Buddhist Temple for Science Nerds

by Brian Ashcraft, Kotaku.com, July 19, 2013

Tokyo, Japan -- It's not every day you see a Buddhist temple with a planetarium. Or with a giant space shuttle. Or a dinosaur. This isn't your everyday Buddhist temple.

In Japan, Buddhist temples typically perform, among other things, last rites and funerals. They are usually solemn places, but not always.

Take Shouganji, a four hundred year-old temple in Tokyo, for example. Apparently, it is the only Buddhist temple in the world with a planetarium on its grounds. Recently, Japanese site IT Media visited the temple to check it out.

An astronomical observatory was built on the temple's grounds in 1989, followed in 1996 by a planetarium, called "Gingaza" or "Planetarium Theater Galaxy" in English. Able to seat twenty-two visitors, the planetarium is open to the general public twice a month for showings. It's not located in the main hall (see above), but in a separate structure.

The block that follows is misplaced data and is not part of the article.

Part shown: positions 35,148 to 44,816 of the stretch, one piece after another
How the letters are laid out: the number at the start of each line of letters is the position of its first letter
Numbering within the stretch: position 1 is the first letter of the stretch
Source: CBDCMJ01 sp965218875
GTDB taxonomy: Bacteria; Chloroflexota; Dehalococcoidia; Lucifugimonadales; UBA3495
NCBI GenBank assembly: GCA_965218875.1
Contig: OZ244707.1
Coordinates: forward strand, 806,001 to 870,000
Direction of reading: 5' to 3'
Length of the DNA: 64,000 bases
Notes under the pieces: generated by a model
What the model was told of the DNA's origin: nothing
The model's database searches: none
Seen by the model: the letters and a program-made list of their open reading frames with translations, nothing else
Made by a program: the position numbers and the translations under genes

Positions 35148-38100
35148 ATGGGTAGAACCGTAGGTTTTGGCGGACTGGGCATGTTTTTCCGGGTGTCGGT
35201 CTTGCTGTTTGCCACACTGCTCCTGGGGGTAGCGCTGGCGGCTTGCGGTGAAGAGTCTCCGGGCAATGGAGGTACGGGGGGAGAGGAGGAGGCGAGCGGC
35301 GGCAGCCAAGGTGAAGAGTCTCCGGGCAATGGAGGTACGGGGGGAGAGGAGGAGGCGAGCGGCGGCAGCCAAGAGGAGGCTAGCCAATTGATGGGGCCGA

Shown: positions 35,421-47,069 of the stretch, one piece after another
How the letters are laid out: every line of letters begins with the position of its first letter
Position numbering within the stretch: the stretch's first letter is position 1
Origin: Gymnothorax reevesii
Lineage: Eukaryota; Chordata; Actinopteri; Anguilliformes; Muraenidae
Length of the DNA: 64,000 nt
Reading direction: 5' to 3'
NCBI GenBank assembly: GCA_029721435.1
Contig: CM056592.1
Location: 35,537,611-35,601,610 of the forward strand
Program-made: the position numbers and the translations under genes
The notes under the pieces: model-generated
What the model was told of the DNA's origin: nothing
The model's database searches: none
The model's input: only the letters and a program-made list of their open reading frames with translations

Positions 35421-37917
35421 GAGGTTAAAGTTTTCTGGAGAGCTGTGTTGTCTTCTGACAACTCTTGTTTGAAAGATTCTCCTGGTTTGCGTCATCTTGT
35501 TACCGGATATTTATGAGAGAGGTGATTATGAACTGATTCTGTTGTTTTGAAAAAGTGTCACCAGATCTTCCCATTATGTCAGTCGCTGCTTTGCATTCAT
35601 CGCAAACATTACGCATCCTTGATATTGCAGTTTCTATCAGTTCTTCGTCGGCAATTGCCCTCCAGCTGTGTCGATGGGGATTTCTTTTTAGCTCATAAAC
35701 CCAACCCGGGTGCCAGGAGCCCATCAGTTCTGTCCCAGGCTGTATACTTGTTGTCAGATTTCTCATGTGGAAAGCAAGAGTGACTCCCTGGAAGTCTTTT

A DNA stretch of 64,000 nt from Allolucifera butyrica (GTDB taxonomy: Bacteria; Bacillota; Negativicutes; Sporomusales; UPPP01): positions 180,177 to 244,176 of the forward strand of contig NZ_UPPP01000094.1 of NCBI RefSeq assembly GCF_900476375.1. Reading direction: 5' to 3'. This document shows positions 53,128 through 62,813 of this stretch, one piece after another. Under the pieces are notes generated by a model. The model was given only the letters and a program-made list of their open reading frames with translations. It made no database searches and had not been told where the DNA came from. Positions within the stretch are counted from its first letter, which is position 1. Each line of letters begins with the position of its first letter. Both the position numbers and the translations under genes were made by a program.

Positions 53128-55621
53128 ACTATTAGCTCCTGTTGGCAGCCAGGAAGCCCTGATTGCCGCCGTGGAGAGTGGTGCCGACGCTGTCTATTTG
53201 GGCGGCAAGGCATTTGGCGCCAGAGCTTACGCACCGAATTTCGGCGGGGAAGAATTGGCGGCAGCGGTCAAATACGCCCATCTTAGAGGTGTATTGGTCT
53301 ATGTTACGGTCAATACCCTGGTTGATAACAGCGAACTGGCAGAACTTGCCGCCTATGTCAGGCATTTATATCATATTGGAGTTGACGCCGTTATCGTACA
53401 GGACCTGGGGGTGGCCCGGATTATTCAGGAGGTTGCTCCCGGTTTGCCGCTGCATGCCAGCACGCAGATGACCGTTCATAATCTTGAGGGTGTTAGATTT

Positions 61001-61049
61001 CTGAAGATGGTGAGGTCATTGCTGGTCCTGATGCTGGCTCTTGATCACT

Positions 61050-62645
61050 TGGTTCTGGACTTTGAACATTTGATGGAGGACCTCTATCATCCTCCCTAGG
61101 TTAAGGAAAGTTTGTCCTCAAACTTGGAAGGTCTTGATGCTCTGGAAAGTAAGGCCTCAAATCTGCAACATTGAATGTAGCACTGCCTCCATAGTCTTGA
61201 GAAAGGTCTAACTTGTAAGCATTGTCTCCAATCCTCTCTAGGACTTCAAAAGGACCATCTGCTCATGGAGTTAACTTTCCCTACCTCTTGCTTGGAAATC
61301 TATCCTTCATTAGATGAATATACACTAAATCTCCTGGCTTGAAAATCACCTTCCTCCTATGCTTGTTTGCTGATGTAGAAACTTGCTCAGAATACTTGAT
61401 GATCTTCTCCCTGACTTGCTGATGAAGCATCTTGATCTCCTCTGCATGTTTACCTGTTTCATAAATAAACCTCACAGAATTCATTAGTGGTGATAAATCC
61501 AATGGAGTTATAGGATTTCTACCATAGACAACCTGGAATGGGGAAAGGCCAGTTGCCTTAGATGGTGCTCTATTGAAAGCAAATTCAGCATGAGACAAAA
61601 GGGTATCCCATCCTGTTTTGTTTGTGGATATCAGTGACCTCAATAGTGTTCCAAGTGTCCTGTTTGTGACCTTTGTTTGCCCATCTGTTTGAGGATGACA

The individual behind the planetarium is the temple's chief Buddhist priest, Ryo Kasuga, who's long been interested in astronomy and presides over the planetarium. Kasuga is, as Naver points out, an unusual character: He studied operatic singing in Europe and is apparently an excellent magician. Now, he cracks jokes while showing the cosmos. Visitors have remarked that the presentation is surprisingly humorous.

Originally, Kasuga installed the observatory and planetarium near the main temple hall to explain Buddhist teachings. While even Japanese people find it peculiar that this is a Buddhist temple, it does make sense if you take into account, for example, Buddhist cosmology.

For you planetarium nerds out there, what might make Planetarium Theater Galaxy really unique is that it's the only planetarium that uses the Pentax Cosmostar No. 0, a prototype optical system it received from Pentax. If that doesn't do it, then you'll have to be satisfied with the Buddhist temple, the space shuttle, or the styracosaurus.


Planetarium Theater Galaxy is a member of the Japan Planetarium Association.

To contact the author of this post, write to bashcraftATkotaku.com or find him on Twitter @Brian_Ashcraft.

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